Ubrogepant Builds Excitement for Additional Acute Migraine Options


The migraine specialist spoke to the CGRP receptor antagonist’s potential impact on patients with migraine who have been lacking a novel acute treatment for some time.

Dr Jessica Ailani

Jessica Ailani, MD, a neurologist and the director of the Medstar Georgetown University Headache Center

Jessica Ailani, MD

From a preventive perspective, migraine treatment has arguably never been in a better state, with last year seeing 3 new calcitonin gene-related peptide (CGRP) inhibitors coming to market and another in front of the FDA this year. Although this has been to the delight of migraine specialists, the lack of novel options for acute migraine treatment has remained a challenge.

Jessica Ailani, MD, is one of the migraine specialists experiencing this test in her clinical practice. Despite their vast contraindications, triptans remain the top option for patients to take at the onset of migraine, though they fail to work for the majority. However, the gepant class has begun to move through the pipeline, with the first member, ubrogepant, recently being accepted for review by the FDA.

As the CGRP receptor antagonist could hit the market in the fourth quarter of 2019, NeurologyLive® spoke with Ailani to discover more about its potential impact and what it can bring to the table for physicians who are treating this patient population.

NeurologyLive®: What, if any, specific challenges does ubrogepant tackle for patients or physicians?

Jessica Ailani, MD: When it comes to clinical use and patient challenges, I don’t think this type of medicine or category of medications would be difficult for patients to use. We’re hopeful it will come with fewer contraindications because, with triptans, patients are often limited in that they have cardiovascular issues, so we don’t use those medications. For the gepants, the class in which ubrogepant is in, we’re hopeful that that cardiovascular indication won’t be an issue. We want to open the use of these patients who don’t have migraine-specific options right now.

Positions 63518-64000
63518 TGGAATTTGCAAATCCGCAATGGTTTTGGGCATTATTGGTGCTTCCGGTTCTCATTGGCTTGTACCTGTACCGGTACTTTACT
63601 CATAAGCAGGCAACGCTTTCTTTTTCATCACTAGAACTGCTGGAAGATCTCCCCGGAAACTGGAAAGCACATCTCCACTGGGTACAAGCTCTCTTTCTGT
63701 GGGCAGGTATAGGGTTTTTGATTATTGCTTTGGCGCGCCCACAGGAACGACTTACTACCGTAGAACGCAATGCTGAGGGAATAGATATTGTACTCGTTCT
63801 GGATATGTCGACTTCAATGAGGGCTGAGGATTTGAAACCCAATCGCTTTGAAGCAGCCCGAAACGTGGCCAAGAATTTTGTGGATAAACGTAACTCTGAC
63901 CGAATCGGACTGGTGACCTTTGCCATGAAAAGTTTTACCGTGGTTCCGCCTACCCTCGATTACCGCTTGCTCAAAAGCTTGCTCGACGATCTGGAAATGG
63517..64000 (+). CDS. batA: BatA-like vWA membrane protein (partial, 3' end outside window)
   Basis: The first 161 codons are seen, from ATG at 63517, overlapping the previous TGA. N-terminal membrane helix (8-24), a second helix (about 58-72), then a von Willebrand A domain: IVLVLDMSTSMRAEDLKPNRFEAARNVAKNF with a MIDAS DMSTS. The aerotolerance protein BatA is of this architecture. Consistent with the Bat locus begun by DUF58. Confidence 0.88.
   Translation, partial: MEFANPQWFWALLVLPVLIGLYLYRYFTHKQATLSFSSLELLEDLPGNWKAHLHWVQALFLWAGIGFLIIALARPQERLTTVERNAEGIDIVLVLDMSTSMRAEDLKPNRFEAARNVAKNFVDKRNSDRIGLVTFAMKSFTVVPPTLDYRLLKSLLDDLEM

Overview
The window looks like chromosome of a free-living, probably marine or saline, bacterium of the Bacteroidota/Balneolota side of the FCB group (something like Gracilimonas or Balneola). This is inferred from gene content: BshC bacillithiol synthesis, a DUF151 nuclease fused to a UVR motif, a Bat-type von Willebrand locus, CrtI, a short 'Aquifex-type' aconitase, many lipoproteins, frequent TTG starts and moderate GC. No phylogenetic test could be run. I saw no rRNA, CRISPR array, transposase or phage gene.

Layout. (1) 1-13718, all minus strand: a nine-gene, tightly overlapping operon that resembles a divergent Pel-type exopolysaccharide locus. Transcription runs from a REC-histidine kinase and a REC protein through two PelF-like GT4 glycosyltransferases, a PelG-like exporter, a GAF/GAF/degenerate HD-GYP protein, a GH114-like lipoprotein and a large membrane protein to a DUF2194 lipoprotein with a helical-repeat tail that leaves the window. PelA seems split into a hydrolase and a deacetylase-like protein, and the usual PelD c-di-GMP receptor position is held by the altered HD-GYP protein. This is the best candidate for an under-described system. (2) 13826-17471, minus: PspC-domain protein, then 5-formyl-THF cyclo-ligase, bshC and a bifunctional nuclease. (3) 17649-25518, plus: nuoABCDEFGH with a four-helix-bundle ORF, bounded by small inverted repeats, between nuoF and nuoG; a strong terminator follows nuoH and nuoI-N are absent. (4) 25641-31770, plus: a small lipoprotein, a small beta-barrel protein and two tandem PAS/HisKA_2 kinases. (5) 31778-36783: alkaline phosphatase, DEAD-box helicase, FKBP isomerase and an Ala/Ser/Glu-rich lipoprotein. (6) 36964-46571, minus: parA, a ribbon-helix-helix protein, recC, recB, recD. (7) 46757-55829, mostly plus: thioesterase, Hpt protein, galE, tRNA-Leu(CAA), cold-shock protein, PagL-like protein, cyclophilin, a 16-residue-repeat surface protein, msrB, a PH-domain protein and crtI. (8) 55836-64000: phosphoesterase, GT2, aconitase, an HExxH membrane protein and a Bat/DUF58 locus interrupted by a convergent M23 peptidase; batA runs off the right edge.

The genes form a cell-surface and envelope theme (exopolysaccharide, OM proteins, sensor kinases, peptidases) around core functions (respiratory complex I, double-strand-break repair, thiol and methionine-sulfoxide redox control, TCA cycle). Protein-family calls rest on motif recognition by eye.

When it comes to providers, one, I think there’s going to be an education factor. Meaning we need to educate providers who take care of patients with migraine what this new class is, what the new category is, and when to consider it as an acute option. But I honestly think in the end the biggest hurdle—which is always the biggest hurdle for any provider—is insurance coverage. This is going to be a new product with coverage challenges, and we have to fail with something before the patient can use this medication. It’s a horrendous shame, but this is the time we live in and this is a lot of what we have to deal with.

How does ubrogepant’s development add to the understanding of migraine and its treatment?

When we look at ubrogepant and the idea of these gepants, it’s been in development for some time with the idea of attacking the CGRP system and its role in migraine pathology. When you have studies that show that a molecule that’s working to reduce CGRP’s activity is effective in migraine, you’re just putting a lot more emphasis on the fact that CGRP does play a big role in migraine pathology. It’s exciting because it’s just adding to our knowledge base and it’s strengthening the knowledge that we’ve gained in the last several decades.

It plays along nicely with some of the preventative options that have come out that have really indicated that CGRP is the major player in migraine, and so we have a preventive option that works, and now, here’s an acute option that shows the same idea. If we reduce the activity of this protein, we’re going to have patients that are feeling better when they are having a migraine attack.

This is different than what we used to think, which was migraine was only a blood vessel problem and that there’s only 1 thing that occurs—if we fix it, everyone gets better. Here with these newer drugs showing that there’s probably more than 1 pathway and we need to have specific products for these different pathways to allow more patients to have different options, so they can find the right type of medications for them.

Is there anything else you feel is important to note?

One thing that is important and that makes it really exciting to us as clinicians is that we’ve had all this great development in the last few years on the drug option side of things, where there’s been this whole new explosion of medications, but for acute treatment, it’s been a little bit lagging. It’s exciting to have the idea that in the next year or so, we might have new acute therapeutic options that aren’t just within the same realm of triptans—which don’t really work well for everybody. In this day and age, when we’re really trying to move away from non-specific treatment options to specific options that are safer to use and are actually treating the problems at hand, I think it’s really nice to see that we might have some more of these options for patients coming out in the next year.


1. Allergan Announces FDA Acceptance of New Drug Application for Ubrogepant for the Acute Treatment of Migraine [press release]. Dublin, Ireland: Allergan. Published March 11, 2019. allergan.com/news/news/thomson-reuters/allergan-announces-fda-acceptance-of-new-drug-appl. Accessed March 11, 2019.

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